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God’s Waiting Room, King’s Head Theatre – Review

Pros: A perceptive script that injects an edge of realism into an otherwise familiar plot.

Cons: A disappointingly small audience diluted the atmosphere of a play deserving much better.

Pros: A perceptive script that injects an edge of realism into an otherwise familiar plot. Cons: A disappointingly small audience diluted the atmosphere of a play deserving much better. The daddy of fringe theatre, the King’s Head, presents God’s Waiting Room, a bittersweet story about sisters Stella and Connie, who care for their terminally ill mother. Bowel cancer is about to claim the life of the woman who gave them life; neither one can bear the thought of her passing, but long for the end and realisation that she might finally be at piece. Those final hours are peppered…

Summary

Rating

Excellent

Although billed as an end of life comedy, the laughs are hard to find. Nevertheless, a beautifully told story emerges from the difficulties surrounding the death of a loved one.

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The daddy of fringe theatre, the King’s Head, presents God’s Waiting Room, a bittersweet story about sisters Stella and Connie, who care for their terminally ill mother. Bowel cancer is about to claim the life of the woman who gave them life; neither one can bear the thought of her passing, but long for the end and realisation that she might finally be at piece. Those final hours are peppered with laughter, tears and bitter recriminations. Stella, a primary school teacher feels she has sacrificed the better part of herself as primary carer. Meanwhile highflying, high-achieving Connie revels in her own self-importance, adamant that she does her bit for their mother. Here we have an unbearably familiar scenario of siblings battling for the moral high ground as their last surviving parent slips away.

Over the course of the hour-long play, the full gamut of emotions are washed and rinsed out in the catharsis that runs parallel with grief. Karren Winchester as Stella and Karen Bartholomew as Connie are excellent as they pull the story in various directions, but always maintain the truth in their characters. Clive Ward lends solid support as Stella’s partner Michael, and provides an endless source of friction between the sisters. I watched with some discomfort, as their exchanges were reminiscent of those between my brothers and I when our parents died. This is precisely why the play powerfully hits the spot time and again: it offers snapshots of real life that are happening as I write and you read this review. There can be no substitute for great storytelling and I couldn’t be more impressed by the insight and maturity of the story. I did wonder whether Michael was really needed in the piece, and feel it may have been more effective as a two hander. I was also disappointed by the relatively thin audience which lessened the dramatic impact. Many theatre lovers have missed this gem of a play that deserves more exposure.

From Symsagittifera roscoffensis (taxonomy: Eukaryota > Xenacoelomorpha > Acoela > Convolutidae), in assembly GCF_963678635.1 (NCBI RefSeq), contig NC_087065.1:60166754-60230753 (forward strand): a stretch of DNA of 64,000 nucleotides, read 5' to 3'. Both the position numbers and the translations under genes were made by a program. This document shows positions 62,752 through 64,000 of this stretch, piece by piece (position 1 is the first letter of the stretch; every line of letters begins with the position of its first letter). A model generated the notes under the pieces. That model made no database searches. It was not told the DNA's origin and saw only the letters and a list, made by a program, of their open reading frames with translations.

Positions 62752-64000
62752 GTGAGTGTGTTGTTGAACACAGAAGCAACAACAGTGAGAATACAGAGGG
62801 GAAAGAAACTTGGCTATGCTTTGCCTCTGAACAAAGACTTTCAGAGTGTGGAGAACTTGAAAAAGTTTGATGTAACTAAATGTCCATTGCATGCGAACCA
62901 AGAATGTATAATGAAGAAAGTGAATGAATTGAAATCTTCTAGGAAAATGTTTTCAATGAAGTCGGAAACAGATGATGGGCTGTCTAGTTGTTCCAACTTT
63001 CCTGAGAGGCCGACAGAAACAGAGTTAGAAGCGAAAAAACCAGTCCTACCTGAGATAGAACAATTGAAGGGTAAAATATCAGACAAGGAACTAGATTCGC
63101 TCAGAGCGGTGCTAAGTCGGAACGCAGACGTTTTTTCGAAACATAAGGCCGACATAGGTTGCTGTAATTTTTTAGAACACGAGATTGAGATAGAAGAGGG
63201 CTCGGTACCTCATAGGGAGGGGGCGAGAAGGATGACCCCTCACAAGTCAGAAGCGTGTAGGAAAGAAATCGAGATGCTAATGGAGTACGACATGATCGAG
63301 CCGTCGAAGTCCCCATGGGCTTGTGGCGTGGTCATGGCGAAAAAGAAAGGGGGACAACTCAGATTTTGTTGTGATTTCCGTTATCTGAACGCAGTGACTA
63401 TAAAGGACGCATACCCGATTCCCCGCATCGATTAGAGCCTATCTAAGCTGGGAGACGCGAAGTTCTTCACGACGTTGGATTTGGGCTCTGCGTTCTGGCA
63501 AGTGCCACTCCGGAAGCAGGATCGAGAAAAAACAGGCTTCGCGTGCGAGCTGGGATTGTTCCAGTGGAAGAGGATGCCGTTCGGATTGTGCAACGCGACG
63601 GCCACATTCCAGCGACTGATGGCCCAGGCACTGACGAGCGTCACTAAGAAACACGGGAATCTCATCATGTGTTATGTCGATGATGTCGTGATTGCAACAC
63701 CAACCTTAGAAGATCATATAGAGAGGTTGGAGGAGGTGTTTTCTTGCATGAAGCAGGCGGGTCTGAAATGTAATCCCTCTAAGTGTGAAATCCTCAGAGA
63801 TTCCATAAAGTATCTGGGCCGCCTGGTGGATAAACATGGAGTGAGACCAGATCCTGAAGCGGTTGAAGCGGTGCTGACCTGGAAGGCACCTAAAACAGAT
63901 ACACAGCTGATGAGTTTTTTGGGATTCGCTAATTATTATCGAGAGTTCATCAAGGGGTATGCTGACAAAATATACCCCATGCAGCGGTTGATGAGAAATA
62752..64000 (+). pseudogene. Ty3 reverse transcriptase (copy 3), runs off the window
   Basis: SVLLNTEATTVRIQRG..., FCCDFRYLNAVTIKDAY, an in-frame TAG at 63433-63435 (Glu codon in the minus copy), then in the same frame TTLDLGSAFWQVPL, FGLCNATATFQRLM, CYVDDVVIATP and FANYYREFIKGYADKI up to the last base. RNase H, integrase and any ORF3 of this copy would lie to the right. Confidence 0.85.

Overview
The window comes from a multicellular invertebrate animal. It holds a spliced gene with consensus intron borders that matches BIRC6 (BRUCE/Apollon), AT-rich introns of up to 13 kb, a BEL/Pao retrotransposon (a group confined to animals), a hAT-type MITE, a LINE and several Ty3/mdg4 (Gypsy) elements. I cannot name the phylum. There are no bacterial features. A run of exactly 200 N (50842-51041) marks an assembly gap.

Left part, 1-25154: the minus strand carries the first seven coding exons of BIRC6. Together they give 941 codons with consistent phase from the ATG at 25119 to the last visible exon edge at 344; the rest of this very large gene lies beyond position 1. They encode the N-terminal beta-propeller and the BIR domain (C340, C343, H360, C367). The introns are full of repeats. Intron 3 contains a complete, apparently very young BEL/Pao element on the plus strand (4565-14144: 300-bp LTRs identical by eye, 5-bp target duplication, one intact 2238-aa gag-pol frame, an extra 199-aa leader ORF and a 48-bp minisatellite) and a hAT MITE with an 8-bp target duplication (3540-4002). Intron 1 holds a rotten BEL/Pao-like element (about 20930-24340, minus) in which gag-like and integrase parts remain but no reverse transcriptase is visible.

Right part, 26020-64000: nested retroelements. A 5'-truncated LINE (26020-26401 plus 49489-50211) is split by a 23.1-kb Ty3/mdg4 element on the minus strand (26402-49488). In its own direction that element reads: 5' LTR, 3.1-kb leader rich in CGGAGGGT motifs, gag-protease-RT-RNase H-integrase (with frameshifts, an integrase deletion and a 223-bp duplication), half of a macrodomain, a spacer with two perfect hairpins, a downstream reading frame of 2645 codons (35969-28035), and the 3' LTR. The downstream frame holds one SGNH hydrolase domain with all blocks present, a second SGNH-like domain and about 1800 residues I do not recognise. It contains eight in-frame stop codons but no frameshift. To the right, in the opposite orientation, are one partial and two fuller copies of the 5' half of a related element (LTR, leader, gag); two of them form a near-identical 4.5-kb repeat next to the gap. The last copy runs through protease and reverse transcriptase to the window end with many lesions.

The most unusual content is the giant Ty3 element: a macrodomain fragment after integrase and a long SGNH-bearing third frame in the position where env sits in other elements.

Author: Karen Bartholomew
Director:
Tracey Wilkinson
Producer:
Motormouse Productions
Booking Information:
This show has now completed its run.

About Brian Penn

Brian Penn
Civil Servant. Brian flirted with drama at school but artistic differences forced a painful separation. At least he knows what his motivation is. Now occupying a safe position in the audience he enjoys all kinds of theatre. He was bitten by the theatrical bug after watching a production of Tommy in his teens. Other passions include films, TV and classic rhythm and blues. He also finds time for quizzes, football and squash. A keen sports fan, his enthusiasm crashes to a halt whenever anyone mentions golf. A musical based on the life of Tiger Woods could be his greatest challenge.